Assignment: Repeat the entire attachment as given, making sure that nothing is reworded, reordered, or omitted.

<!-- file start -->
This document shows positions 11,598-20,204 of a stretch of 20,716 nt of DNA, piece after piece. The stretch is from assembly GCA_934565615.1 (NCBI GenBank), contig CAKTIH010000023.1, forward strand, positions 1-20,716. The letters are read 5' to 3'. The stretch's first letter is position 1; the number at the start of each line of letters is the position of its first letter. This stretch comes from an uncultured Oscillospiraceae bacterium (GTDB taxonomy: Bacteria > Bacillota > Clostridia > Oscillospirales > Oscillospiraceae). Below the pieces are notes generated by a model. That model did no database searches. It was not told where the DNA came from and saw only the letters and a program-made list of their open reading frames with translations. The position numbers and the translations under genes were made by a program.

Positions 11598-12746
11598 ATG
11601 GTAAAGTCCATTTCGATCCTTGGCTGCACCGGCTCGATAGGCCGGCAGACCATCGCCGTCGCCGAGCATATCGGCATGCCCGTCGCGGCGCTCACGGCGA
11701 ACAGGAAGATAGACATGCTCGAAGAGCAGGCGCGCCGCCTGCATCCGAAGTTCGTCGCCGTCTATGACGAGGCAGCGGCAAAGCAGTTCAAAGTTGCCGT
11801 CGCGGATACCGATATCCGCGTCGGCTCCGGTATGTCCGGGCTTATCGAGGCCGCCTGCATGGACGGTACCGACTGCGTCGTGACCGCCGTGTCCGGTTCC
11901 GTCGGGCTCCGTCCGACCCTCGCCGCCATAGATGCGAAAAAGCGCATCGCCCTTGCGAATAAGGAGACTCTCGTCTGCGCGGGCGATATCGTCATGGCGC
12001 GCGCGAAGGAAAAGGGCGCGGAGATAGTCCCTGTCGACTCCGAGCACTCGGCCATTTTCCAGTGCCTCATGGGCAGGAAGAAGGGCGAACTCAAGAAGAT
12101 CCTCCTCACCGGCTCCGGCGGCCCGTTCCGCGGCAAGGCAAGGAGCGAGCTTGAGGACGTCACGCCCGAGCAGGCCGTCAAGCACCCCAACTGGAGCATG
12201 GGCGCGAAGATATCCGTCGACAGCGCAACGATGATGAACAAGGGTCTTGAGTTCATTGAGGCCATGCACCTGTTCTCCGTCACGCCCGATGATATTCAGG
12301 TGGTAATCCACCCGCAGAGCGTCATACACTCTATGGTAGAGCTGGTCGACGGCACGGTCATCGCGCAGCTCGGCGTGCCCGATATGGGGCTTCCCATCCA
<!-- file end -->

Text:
This document shows positions 11,598-20,204 of a stretch of 20,716 nt of DNA, piece after piece. The stretch is from assembly GCA_934565615.1 (NCBI GenBank), contig CAKTIH010000023.1, forward strand, positions 1-20,716. The letters are read 5' to 3'. The stretch's first letter is position 1; the number at the start of each line of letters is the position of its first letter. This stretch comes from an uncultured Oscillospiraceae bacterium (GTDB taxonomy: Bacteria > Bacillota > Clostridia > Oscillospirales > Oscillospiraceae). Below the pieces are notes generated by a model. That model did no database searches. It was not told where the DNA came from and saw only the letters and a program-made list of their open reading frames with translations. The position numbers and the translations under genes were made by a program.

Positions 11598-12746
11598 ATG
11601 GTAAAGTCCATTTCGATCCTTGGCTGCACCGGCTCGATAGGCCGGCAGACCATCGCCGTCGCCGAGCATATCGGCATGCCCGTCGCGGCGCTCACGGCGA
11701 ACAGGAAGATAGACATGCTCGAAGAGCAGGCGCGCCGCCTGCATCCGAAGTTCGTCGCCGTCTATGACGAGGCAGCGGCAAAGCAGTTCAAAGTTGCCGT
11801 CGCGGATACCGATATCCGCGTCGGCTCCGGTATGTCCGGGCTTATCGAGGCCGCCTGCATGGACGGTACCGACTGCGTCGTGACCGCCGTGTCCGGTTCC
11901 GTCGGGCTCCGTCCGACCCTCGCCGCCATAGATGCGAAAAAGCGCATCGCCCTTGCGAATAAGGAGACTCTCGTCTGCGCGGGCGATATCGTCATGGCGC
12001 GCGCGAAGGAAAAGGGCGCGGAGATAGTCCCTGTCGACTCCGAGCACTCGGCCATTTTCCAGTGCCTCATGGGCAGGAAGAAGGGCGAACTCAAGAAGAT
12101 CCTCCTCACCGGCTCCGGCGGCCCGTTCCGCGGCAAGGCAAGGAGCGAGCTTGAGGACGTCACGCCCGAGCAGGCCGTCAAGCACCCCAACTGGAGCATG
12201 GGCGCGAAGATATCCGTCGACAGCGCAACGATGATGAACAAGGGTCTTGAGTTCATTGAGGCCATGCACCTGTTCTCCGTCACGCCCGATGATATTCAGG
12301 TGGTAATCCACCCGCAGAGCGTCATACACTCTATGGTAGAGCTGGTCGACGGCACGGTCATCGCGCAGCTCGGCGTGCCCGATATGGGGCTTCCCATCCA